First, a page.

Hardly had I touched on the modus operandi of the Mail – taking the facts that suit the conclusion, and discarding everything else – than a superb example of the genre has appeared under the by-line of David Rose, whose consistent delivery of freshly steaming bovine by-product on the subject of climate change is without parallel, as is his claim of endorsement by “NASA scientists”.
The headline, “Forget global warming – it’s Cycle 25 we need to worry about (and if NASA scientists are right, the Thames will be freezing over again)”, is a magnificent act of deception: readers will believe that NASA scientists have predicted that the Thames will freeze over some time in the future. They have not. And his assertion that “the rising trend in world temperatures ended in 1997” is bunk.
Rose uses a graph of world temperatures from 1997 to 2011 to illustrate his argument, but somehow this differs from the figures in the chart above from the Met Office, which also shows a rather longer data series, as well as showing how the cooling effect of La Niña events has been lessening of late. Rose, though, has an ace to deploy: solar cycles and sunspot activity.
We’ve been here before: in June last year, James “saviour of Western civilisation” Delingpole got himself terribly excited over something he read on the subject of solar activity, though his sources – the GWPF and Anthony Watts’ blog – were being as selective as the Mail. The real laugh-out-loud version came two days later when the clown Littlejohn attributed the news to “the American Astrological Society”.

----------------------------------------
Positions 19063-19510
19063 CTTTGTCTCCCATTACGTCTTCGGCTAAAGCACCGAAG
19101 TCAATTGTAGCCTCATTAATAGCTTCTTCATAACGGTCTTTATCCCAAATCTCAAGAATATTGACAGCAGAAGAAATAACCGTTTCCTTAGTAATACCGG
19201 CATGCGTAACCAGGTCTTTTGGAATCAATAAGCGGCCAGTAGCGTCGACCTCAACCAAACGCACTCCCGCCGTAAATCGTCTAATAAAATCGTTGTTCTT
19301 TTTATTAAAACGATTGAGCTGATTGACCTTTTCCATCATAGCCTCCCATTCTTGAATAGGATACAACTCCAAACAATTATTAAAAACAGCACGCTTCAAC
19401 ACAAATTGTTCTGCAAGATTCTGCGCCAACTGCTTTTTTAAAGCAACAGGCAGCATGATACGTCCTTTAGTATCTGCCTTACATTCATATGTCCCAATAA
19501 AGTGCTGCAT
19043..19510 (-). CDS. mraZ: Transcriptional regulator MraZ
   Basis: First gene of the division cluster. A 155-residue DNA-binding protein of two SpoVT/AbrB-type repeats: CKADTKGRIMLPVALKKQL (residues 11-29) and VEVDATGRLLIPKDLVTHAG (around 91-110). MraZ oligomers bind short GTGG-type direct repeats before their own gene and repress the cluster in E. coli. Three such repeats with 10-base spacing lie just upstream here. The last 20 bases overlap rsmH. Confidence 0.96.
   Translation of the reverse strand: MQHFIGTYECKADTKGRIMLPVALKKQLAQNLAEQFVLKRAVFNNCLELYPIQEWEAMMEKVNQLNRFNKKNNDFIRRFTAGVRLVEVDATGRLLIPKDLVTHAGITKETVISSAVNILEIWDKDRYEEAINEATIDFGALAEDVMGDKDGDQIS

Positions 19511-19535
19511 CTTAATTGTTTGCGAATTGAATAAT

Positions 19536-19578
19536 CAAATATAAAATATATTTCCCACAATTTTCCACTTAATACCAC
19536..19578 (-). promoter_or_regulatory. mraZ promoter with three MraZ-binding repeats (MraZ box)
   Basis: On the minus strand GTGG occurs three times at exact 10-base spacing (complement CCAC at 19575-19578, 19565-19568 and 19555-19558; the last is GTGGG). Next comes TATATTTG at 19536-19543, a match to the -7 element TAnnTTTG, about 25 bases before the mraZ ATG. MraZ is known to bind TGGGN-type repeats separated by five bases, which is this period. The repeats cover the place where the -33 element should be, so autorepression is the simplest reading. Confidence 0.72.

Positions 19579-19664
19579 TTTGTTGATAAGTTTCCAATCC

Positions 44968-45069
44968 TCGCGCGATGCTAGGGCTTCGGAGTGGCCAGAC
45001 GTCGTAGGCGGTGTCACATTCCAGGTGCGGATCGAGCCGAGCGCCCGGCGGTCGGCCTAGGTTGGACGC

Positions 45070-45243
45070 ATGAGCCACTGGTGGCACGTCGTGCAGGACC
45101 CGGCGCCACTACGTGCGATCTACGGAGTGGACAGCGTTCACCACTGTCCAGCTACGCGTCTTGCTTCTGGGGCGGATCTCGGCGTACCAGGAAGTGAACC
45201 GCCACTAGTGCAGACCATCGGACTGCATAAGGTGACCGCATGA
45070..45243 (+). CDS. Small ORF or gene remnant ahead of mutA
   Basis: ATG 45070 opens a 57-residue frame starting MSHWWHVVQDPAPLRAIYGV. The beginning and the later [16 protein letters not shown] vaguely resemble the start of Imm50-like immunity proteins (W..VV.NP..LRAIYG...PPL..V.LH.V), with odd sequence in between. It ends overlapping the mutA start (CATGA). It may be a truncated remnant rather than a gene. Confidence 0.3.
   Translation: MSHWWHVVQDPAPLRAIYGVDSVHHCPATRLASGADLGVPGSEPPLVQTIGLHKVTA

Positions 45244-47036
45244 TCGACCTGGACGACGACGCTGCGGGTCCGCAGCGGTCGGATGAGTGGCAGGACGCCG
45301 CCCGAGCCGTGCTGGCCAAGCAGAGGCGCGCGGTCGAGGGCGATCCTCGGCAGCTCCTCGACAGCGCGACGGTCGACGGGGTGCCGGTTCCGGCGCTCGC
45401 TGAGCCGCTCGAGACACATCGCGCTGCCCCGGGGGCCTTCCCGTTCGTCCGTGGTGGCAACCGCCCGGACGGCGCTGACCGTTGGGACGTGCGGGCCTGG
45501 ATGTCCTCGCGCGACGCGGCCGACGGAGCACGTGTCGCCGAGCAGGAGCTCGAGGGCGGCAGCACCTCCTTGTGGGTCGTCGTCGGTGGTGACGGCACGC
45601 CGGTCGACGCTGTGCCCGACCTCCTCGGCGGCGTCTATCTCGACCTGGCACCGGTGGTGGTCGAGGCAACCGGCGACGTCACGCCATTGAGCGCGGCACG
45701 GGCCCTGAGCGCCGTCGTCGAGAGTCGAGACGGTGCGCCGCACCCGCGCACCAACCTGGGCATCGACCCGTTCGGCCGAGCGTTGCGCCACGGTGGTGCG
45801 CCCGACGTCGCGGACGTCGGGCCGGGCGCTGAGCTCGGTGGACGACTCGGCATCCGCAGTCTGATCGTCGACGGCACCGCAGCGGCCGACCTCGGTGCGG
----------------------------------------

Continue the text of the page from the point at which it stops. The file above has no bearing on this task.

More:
So it’s not new news, and may well have been put out to coincide with the drop in temperature. In any case, the Met Office has pointed out that any drop in temperature would “be insufficient to offset the dominant effect of greenhouse gases”. So Rose goes in search of someone who will readily dispute this. He finds Henrik Svensmark, who says the sun is important. He would. His research says so.
Undeterred, Rose turns to Nicola Scafetta, while not telling that Scafetta has asserted that much recent warming is down to natural cycles, an analysis that is disputed. So he turns to Judith Curry, and not for the first time. Ms Curry, who has become more sceptical in recent years, is described as “one of America’s most eminent climate experts”. She isn’t, although she works in that field.
Moreover, the last time Rose quoted Ms Curry he misrepresented what she had told him. But not to worry: he’s secured a quote from Benny Peiser of the GWPF, a man with precisely zero peer reviewed papers to his name. Peiser tells Rose what he wants to hear. Rose is clearly happier for hearing this. The demands of the Mail editorial line have been met.
So that’s all right, then.